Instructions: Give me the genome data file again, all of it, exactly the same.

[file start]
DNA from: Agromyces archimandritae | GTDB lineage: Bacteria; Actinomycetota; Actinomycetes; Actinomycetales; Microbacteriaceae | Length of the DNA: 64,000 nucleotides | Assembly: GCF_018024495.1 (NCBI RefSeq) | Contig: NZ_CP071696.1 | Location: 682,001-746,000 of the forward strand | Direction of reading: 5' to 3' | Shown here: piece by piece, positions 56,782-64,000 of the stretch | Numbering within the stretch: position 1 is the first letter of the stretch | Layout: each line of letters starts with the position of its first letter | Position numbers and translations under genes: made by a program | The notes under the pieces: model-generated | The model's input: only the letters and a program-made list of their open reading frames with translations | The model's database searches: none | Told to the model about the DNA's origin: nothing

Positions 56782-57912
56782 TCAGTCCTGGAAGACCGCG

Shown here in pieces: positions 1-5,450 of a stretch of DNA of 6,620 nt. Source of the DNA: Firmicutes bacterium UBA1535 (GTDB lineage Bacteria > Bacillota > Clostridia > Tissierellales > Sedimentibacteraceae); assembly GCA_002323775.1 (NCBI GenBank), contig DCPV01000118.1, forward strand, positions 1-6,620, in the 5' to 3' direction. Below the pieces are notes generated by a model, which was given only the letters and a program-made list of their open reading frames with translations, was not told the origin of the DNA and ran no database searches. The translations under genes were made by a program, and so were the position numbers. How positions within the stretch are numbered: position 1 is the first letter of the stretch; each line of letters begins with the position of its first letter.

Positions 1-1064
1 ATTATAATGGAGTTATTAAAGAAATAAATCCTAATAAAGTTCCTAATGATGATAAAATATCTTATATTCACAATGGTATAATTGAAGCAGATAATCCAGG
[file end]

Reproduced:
DNA from: Agromyces archimandritae | GTDB lineage: Bacteria; Actinomycetota; Actinomycetes; Actinomycetales; Microbacteriaceae | Length of the DNA: 64,000 nucleotides | Assembly: GCF_018024495.1 (NCBI RefSeq) | Contig: NZ_CP071696.1 | Location: 682,001-746,000 of the forward strand | Direction of reading: 5' to 3' | Shown here: piece by piece, positions 56,782-64,000 of the stretch | Numbering within the stretch: position 1 is the first letter of the stretch | Layout: each line of letters starts with the position of its first letter | Position numbers and translations under genes: made by a program | The notes under the pieces: model-generated | The model's input: only the letters and a program-made list of their open reading frames with translations | The model's database searches: none | Told to the model about the DNA's origin: nothing

Positions 56782-57912
56782 TCAGTCCTGGAAGACCGCG

Shown here in pieces: positions 1-5,450 of a stretch of DNA of 6,620 nt. Source of the DNA: Firmicutes bacterium UBA1535 (GTDB lineage Bacteria > Bacillota > Clostridia > Tissierellales > Sedimentibacteraceae); assembly GCA_002323775.1 (NCBI GenBank), contig DCPV01000118.1, forward strand, positions 1-6,620, in the 5' to 3' direction. Below the pieces are notes generated by a model, which was given only the letters and a program-made list of their open reading frames with translations, was not told the origin of the DNA and ran no database searches. The translations under genes were made by a program, and so were the position numbers. How positions within the stretch are numbered: position 1 is the first letter of the stretch; each line of letters begins with the position of its first letter.

Positions 1-1064
1 ATTATAATGGAGTTATTAAAGAAATAAATCCTAATAAAGTTCCTAATGATGATAAAATATCTTATATTCACAATGGTATAATTGAAGCAGATAATCCAGG